CIRM Board Approves Funding for New Clinical Trials in Solid Tumors and Pediatric Disease

Dr. Theodore Nowicki, physician in the division of pediatric hematology/oncology at UCLA. Photo courtesy of Milo Mitchell/UCLA Jonsson Comprehensive Cancer Center

The governing Board of the California Institute for Regenerative Medicine (CIRM) awarded two grants totaling $11.15 million to carry out two new clinical trials.  These latest additions bring the total number of CIRM funded clinical trials to 53. 

$6.56 Million was awarded to Rocket Pharmaceuticals, Inc. to conduct a clinical trial for treatment of infants with Leukocyte Adhesion Deficiency-I (LAD-I)

LAD-I is a rare pediatric disease caused a mutation in a specific gene that affects the body’s ability to combat infections.  As a result, infants with severe LAD-I are often affected immediately after birth. During infancy, they suffer from recurrent life-threatening bacterial and fungal infections that respond poorly to antibiotics and require frequent hospitalizations.  Those that survive infancy experience recurrent severe infections, with mortality rates for severe LAD-I at 60-75% prior to the age of two and survival very rare beyond the age of five.

Rocket Pharmaceuticals, Inc. will test a treatment that uses a patient’s own blood stem cells and inserts a functional version of the gene.  These modified stem cells are then reintroduced back into the patient that would give rise to functional immune cells, thereby enabling the body to combat infections.  

The award is in the form of a CLIN2 grant, with the goal of conducting a clinical trial to assess the safety and effectiveness of this treatment in patients with LAD-I.

This project utilizes a gene therapy approach, similar to that of three other clinical trials funded by CIRM and conducted at UCLA by Dr. Don Kohn, for X-linked Chronic Granulomatous Disease, an inherited immune deficiency “bubble baby” disease known as ADA-SCID, and Sickle Cell Disease.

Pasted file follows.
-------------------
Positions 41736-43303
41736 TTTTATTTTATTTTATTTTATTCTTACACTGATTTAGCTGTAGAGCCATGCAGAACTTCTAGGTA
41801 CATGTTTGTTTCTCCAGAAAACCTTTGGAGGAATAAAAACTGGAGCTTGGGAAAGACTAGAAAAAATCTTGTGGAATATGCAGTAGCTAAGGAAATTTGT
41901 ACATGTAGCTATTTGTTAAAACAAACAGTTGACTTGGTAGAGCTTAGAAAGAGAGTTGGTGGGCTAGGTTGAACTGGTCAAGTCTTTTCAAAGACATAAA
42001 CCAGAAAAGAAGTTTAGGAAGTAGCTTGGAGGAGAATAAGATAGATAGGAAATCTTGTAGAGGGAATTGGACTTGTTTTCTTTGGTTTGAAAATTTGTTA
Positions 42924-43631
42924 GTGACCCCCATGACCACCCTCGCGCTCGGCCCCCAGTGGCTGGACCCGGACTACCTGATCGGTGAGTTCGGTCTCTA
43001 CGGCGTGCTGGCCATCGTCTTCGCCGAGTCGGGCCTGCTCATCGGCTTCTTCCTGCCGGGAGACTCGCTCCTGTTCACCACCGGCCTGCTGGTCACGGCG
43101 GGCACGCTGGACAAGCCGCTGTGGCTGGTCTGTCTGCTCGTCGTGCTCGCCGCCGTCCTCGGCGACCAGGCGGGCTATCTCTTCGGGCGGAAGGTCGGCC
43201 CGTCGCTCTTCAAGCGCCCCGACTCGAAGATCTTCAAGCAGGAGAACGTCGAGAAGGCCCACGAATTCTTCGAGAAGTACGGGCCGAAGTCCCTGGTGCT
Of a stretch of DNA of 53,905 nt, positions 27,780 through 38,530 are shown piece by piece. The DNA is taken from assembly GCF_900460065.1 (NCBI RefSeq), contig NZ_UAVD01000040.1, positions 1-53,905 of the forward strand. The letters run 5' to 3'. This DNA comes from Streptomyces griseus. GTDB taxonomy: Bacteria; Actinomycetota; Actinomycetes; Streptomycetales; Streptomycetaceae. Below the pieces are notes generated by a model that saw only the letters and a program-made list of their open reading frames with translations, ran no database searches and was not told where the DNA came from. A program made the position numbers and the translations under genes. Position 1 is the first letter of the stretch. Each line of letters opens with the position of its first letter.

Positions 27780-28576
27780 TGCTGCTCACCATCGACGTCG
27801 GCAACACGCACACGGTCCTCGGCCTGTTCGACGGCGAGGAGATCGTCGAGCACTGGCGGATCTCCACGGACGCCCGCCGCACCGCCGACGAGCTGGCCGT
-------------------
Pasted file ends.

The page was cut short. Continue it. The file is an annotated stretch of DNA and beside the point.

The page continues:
An additional $4.59 million was awarded to Dr. Theodore Nowicki at UCLA to conduct a clinical trial for treatment of patients with sarcomas and other advanced solid tumors. In 2018 alone, an estimated 13,040 people were diagnosed with soft tissue sarcoma (STS) in the United States, with approximately 5,150 deaths.  Standard of care treatment for sarcomas typically consists of surgery, radiation, and chemotherapy, but patients with late stage or recurring tumor growth have few options.

Dr. Nowicki and his team will genetically modify peripheral blood stem cells (PBSCs) and peripheral blood monocular cells (PBMCs) to target these solid tumors. The gene modified stem cells, which have the ability to self-renew, provide the potential for a durable effect.

This award is also in the form of a CLIN2 grant, with the goal of conducting a clinical trial to assess the safety of this rare solid tumor treatment.

This project will add to CIRM’s portfolio in stem cell approaches for difficult to treat cancers.  A previously funded a clinical trial at UCLA uses this same approach to treat patients with multiple myeloma.  CIRM has also previously funded two clinical trials using different approaches to target other types of solid tumors, one of which was conducted at Stanford and the other at UCLA. Lastly, two additional CIRM funded trials conducted by City of Hope and Poseida Therapeutics, Inc. used modified T cells to treat brain cancer and multiple myeloma, respectively.

“CIRM has funded 23 clinical stage programs utilizing cell and gene medicine approaches” says Maria T. Millan, M.D., the President and CEO of CIRM. “The addition of these two programs, one in immunodeficiency and the other for the treatment of malignancy, broaden the scope of unmet medical need we can impact with cell and gene therapeutic approaches.”

CIRM & NHLBI Create Landmark Agreement on Curing Sickle Cell Disease

CIRM Board approves first program eligible for co-funding under the agreement

Adrienne Shapiro, co-founder of Axis Advocacy, with her daughter Marissa Cors, who has Sickle Cell Disease.

Sickle Cell disease (SCD) is a painful, life-threatening blood disorder that affects around 100,000 people, mostly African Americans, in the US. Even with optimal medical care, SCD shortens expected lifespan by decades.  It is caused by a single genetic mutation that results in the production of “sickle” shaped red blood cells.  Under a variety of environmental conditions, stress or viral illness, these abnormal red blood cells cause severe anemia and blockage of blood vessels leading to painful crisis episodes, recurrent hospitalization, multi-organ damage and mini-strokes.    

On April 29th the governing Board of the California Institute for Regenerative Medicine (CIRM) approved $4.49 million to Dr. Mark Walters at UCSF Benioff Children’s Hospital in Oakland to pursue a gene therapy cure for this devastating disease. The gene therapy approach uses CRISPR-Cas9 technology to correct the genetic mutation that leads to sickle cell disease. This program will be eligible for co-funding under the landmark agreement between CIRM and the National Heart, Lung and Blood Institute (NHLBI) of the NIH.